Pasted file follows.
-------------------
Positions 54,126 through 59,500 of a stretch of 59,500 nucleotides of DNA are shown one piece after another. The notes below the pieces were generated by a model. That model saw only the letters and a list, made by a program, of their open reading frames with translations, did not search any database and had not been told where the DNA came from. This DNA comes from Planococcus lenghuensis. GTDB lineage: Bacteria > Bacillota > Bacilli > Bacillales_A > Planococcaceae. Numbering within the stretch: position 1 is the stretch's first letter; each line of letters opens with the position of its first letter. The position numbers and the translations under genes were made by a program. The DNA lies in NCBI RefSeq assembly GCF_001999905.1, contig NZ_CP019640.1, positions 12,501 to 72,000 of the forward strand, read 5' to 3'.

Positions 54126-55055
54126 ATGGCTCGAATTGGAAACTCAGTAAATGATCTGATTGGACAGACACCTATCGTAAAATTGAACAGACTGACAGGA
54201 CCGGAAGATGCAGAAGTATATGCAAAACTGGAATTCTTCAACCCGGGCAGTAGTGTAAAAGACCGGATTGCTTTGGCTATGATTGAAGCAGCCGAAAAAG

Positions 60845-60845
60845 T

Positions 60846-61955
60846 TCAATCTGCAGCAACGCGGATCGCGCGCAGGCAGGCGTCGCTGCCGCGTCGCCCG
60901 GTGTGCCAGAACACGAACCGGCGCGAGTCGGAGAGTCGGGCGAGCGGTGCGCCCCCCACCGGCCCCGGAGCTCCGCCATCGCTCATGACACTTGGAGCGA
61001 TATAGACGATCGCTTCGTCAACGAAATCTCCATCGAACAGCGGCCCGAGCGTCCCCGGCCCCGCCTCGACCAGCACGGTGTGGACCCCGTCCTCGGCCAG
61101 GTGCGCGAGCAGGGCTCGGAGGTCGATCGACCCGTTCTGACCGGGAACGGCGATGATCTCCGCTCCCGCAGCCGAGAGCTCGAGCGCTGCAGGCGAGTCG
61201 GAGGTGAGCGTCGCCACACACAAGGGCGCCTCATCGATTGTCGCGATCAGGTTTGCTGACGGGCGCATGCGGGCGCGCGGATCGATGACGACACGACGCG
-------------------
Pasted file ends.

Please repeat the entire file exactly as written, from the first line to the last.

Positions 54,126 through 59,500 of a stretch of 59,500 nucleotides of DNA are shown one piece after another. The notes below the pieces were generated by a model. That model saw only the letters and a list, made by a program, of their open reading frames with translations, did not search any database and had not been told where the DNA came from. This DNA comes from Planococcus lenghuensis. GTDB lineage: Bacteria > Bacillota > Bacilli > Bacillales_A > Planococcaceae. Numbering within the stretch: position 1 is the stretch's first letter; each line of letters opens with the position of its first letter. The position numbers and the translations under genes were made by a program. The DNA lies in NCBI RefSeq assembly GCF_001999905.1, contig NZ_CP019640.1, positions 12,501 to 72,000 of the forward strand, read 5' to 3'.

Positions 54126-55055
54126 ATGGCTCGAATTGGAAACTCAGTAAATGATCTGATTGGACAGACACCTATCGTAAAATTGAACAGACTGACAGGA
54201 CCGGAAGATGCAGAAGTATATGCAAAACTGGAATTCTTCAACCCGGGCAGTAGTGTAAAAGACCGGATTGCTTTGGCTATGATTGAAGCAGCCGAAAAAG

Positions 60845-60845
60845 T

Positions 60846-61955
60846 TCAATCTGCAGCAACGCGGATCGCGCGCAGGCAGGCGTCGCTGCCGCGTCGCCCG
60901 GTGTGCCAGAACACGAACCGGCGCGAGTCGGAGAGTCGGGCGAGCGGTGCGCCCCCCACCGGCCCCGGAGCTCCGCCATCGCTCATGACACTTGGAGCGA
61001 TATAGACGATCGCTTCGTCAACGAAATCTCCATCGAACAGCGGCCCGAGCGTCCCCGGCCCCGCCTCGACCAGCACGGTGTGGACCCCGTCCTCGGCCAG
61101 GTGCGCGAGCAGGGCTCGGAGGTCGATCGACCCGTTCTGACCGGGAACGGCGATGATCTCCGCTCCCGCAGCCGAGAGCTCGAGCGCTGCAGGCGAGTCG
61201 GAGGTGAGCGTCGCCACACACAAGGGCGCCTCATCGATTGTCGCGATCAGGTTTGCTGACGGGCGCATGCGGGCGCGCGGATCGATGACGACACGACGCG